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    Cuban protesters punched, dragged

    Posted on Thursday, 03.18.10
    Cuban protesters punched, dragged
    For the second straight day, but in a much harsher manner, Cuban
    security agents broke up a protest march by female relatives of jailed

    Cuban security forces and pro-government civilians violently broke up
    another protest march Wednesday by — female relatives
    of political prisoners — and dragged them away in buses.

    Ladies in White members in Havana said they were punched, pinched,
    scratched and had their hair pulled by the security agents and
    civilians, who also made rude gestures and swore at them.

    Photos of the incident showed two of the women being dragged by their
    hands and another in a woman's headlock as the protesters
    resisted boarding the buses.

    Two of the women, including the mother of Orlando Tamayo, a
    political who died last month after a lengthy hunger strike,
    went to a to get treatment and to ask that doctors certify
    their bruises.

    “There's been a lot of today,'' a weary-sounding Alejandrina
    García told El Nuevo Herald by phone from Havana. She is the wife of
    Diosdado González Marrero, who is serving a 20-year sentence.

    It was the second day in a row that government forces harassed the
    women, who are staging a weeklong series of street marches and other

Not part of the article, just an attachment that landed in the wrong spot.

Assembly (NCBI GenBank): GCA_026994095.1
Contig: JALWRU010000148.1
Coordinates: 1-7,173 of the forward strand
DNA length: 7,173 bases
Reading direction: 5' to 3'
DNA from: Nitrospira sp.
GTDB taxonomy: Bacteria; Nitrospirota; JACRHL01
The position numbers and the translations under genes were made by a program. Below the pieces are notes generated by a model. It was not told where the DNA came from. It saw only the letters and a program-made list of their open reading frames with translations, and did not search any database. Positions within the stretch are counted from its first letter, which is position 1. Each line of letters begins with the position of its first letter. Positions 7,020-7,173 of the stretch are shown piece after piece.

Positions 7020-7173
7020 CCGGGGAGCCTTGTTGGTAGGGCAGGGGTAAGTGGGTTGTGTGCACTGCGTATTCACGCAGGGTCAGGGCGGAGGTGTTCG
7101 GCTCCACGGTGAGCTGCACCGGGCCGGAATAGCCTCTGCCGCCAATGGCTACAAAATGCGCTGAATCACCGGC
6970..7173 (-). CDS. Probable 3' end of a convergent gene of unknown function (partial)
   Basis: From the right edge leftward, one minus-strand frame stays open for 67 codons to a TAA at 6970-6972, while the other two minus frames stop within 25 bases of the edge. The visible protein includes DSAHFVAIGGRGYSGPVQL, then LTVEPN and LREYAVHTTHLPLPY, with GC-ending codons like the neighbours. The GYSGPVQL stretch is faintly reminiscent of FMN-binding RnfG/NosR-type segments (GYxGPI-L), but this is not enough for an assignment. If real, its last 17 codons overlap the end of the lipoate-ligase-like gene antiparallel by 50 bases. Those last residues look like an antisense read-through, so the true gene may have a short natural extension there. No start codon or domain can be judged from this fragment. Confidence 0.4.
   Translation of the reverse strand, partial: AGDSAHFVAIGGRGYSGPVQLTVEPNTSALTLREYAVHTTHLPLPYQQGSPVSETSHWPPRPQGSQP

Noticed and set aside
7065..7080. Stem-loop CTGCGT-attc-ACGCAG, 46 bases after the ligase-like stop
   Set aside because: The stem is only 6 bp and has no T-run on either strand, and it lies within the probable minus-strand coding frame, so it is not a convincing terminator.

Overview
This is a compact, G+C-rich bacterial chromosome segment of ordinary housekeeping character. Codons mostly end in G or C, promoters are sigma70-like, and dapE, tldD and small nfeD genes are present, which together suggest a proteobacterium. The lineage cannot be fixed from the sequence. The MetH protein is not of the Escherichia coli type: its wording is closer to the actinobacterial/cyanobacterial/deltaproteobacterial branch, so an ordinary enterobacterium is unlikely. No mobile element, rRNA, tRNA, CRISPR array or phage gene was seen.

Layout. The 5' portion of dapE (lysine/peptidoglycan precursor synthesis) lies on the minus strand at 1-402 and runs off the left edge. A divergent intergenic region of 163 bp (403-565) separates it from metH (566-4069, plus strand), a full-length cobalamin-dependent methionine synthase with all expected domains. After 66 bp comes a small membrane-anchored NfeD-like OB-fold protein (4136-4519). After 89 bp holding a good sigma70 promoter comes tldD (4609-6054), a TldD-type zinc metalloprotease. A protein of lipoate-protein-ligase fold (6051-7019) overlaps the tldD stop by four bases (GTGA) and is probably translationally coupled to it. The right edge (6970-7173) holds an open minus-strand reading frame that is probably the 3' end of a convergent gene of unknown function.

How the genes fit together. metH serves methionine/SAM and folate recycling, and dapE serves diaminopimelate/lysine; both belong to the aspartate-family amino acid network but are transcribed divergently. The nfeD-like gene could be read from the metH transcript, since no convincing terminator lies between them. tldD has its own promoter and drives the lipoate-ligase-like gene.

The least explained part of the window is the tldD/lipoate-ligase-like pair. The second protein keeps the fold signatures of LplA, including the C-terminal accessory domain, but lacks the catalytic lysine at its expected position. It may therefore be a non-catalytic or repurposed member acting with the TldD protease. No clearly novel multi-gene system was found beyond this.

events to mark the anniversary of the 2003 jailing of 75 dissidents.
    Tuesday's incident involved only verbal aggressions.

    Wednesday's crackdown was clearly harsher, however, with García saying
    she was shocked by the “very immodest and very violent manner'' in
    which the women were treated by about 100 uniformed and plainclothes
    police and Interior Ministry agents, many of them female, and an
    estimated 200 civilians.

    Security officials hit several of the women with “technical blows,''
    said Ladies in White member Berta Soler, using Cuban jargon for
    karate-like blows that are supposed to leave no bruises.

    “Some of us were dragged, punched into the buses'' by the security
    agents, Soler added via telephone, while the civilians yanked at their
    hair, pinched their arms and backs and shouted pro-government slogans
    and epithets.

    Laura Pollán, a spokesperson for the women's group, went to the hospital
    for a possibly fractured finger, Soler said. , the
    mother of Zapata Tamayo, suffered from anxiety and went to have her
    blood pressure checked.

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